Elvira Arellano was an undocumented mexican immigrant. on Aug. 15, 2006 she began her vigil against a deportation order to avoid being separated from her eight year old son Saul, who is a U.S. citizen. Both entered into sanctuary at the Adalberto United Methodist Church in Chicago. Less than three weeks later, Arellano was separated from her son and deported to Mexico. While involved in one of the most contentious political debates in the U.S. – that of immigration – Arellano’s courage and dignity drew Bowers to her story. She interviewed Arellano two weeks prior to her one-year anniversary in sanctuary. In 2014 Arellano returned to Chicago, applying for Asylum. She is a prominent activist, still fighting for the cause. Her application for Asylum is still pending.
Andrea Bowers, *1965 in Ohio, lives and works in Los Angeles. As a feminist and activist, her work addresses contemporary political issues such as immigration, environmental activism and feminism. She combines aesthetic
practice with a political stance in sculptures, films, multimedia objects and documentary works. Mostly this involves a feminist, social and ecological perspective. Bowers pursues work that is informed by historical consciousness, that addresses our times and at the same time the history of political activism and visual languages. Her work reveals the issues of the past years, the developments about ecology, environmental and climate protection. The sense of isolation and vulnerability in her motifs is particularly strong. In 2021 she will have solo-shows at the Hammer Museum in L.A. and the MCA in Chicago. Andrea Bowers had her first solo-show at VAN HORN in 2005.
Love Letters (After Emily Feather)*
Katie Holten’s new work continues her exploration of language. Love Letters (2021) is a series of drawings on paper that play with the physicality of language. Holten writes and rewrites words (some well-known statements by famous women) in ink and then presses them, like little Rorschach’s or entomological specimens. Words mirror themselves, like insects and other living beings. For example, Me becomes We. The intricate drawings look like hieroglyphics, sharing mysterious messages, but on close examination the viewer can decipher words. Change is coming, whether you like it or not. The drawings include inspirational quotes and calls to action from women such as Angela Davis, Greta Thunberg, Chelsea Manning, Kathleen Cleaver, Anita Hill, Vandana Shiva, Terry Tempest Williams, and others. When we’re screwed, we multiply, anonymous.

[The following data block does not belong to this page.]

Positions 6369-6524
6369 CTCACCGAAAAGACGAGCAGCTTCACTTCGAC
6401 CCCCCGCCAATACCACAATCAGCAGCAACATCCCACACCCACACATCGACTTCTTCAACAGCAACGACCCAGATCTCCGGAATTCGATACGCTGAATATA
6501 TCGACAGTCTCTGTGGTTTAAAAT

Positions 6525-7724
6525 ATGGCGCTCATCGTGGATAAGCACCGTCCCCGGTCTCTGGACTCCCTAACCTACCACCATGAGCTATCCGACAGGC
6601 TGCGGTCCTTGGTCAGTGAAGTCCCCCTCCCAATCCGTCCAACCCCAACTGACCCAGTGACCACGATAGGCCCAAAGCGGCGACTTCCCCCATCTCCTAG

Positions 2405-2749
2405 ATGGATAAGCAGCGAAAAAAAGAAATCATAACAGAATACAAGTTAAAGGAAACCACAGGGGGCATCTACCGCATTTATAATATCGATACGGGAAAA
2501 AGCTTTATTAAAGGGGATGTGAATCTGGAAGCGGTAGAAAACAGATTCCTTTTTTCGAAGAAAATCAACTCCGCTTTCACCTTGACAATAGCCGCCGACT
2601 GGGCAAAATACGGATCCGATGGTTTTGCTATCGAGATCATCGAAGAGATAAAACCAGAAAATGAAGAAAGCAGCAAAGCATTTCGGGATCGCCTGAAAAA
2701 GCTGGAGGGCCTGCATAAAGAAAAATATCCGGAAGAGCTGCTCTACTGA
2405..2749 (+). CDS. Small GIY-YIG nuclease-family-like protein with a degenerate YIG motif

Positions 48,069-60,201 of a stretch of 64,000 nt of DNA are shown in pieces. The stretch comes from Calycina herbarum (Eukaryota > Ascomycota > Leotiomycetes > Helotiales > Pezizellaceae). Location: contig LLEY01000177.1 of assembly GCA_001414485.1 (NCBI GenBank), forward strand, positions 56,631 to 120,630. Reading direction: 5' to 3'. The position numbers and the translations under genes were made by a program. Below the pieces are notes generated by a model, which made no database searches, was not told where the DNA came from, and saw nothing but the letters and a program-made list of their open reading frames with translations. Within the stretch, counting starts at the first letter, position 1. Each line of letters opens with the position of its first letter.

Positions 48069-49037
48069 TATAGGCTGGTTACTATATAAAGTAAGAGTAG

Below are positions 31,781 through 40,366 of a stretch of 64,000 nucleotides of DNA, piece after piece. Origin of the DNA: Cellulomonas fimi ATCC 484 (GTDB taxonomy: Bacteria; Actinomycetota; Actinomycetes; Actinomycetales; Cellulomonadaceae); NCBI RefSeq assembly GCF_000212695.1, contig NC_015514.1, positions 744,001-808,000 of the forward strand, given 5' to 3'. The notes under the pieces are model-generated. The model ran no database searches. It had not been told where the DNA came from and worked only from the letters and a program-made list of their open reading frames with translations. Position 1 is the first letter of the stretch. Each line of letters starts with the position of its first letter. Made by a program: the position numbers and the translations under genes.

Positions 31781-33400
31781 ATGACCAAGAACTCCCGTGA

Holten’s alphabet projects start from a simple premise: Can we create a language beyond the Human? Katie Holten believes there are ‘unconscious’ alphabets all around us waiting to be discovered, unearthed, remembered. Holten used her first Tree Alphabet to make the critically acclaimed book About Trees (Broken Dimanche Press, 2015).
Katie Holten studies the entangled relationship between Humans and Nature. Her recent work investigates language, unpeeling the potential of representation as our species adapts to life in the Anthropocene. A recurring theme in her works is the urgent need for sharing new stories – for ourselves, for our communities, and for our species – in order to address local and global problems, to engage in action, and to negotiate change.
* Katie Holten (1975) collects artworks made in 1975. Her Love Letters are a homage to Bruce Conner’s DECK drawings, which he started in 1975 and attributed to Emily Feather and others.
Katie Holten *1975, lives and works in New York City, Montecito and Ireland. She represented Ireland at the 50th Venice Biennale (2003) with a solo pavilion presentation entitled Laboratorio della Vigna. Other solo museum exhibitions include VISUAL in Ireland (2020), the New Orleans Museum of Art in New Orleans (2012), Dublin City Gallery, The Hugh Lane in Dublin (2010), The Bronx Museum of the Arts in New York (2009); Villa Merkel in Esslingen (2008), Nevada Museum of Art in Reno (2008) and the Contemporary Art Museum St. Louis (2007). Holten has conceived major public commissions including TREE MUSEUM for New York City (2009-10) commissioned by the New York City Department of Parks and Recreation, the Bronx Museum and Wave Hill. She has been the recipient of numerous grants and fellowships, including a Fulbright Scholarship, Pollock Krasner Award, MacDowell Fellowship and Bursaries from the Arts Council of Ireland. Katie Holten and Daniela Steinfeld look back to a collaboration beginning in 2005.
THE EXHIBITION IS SUPPORTED BY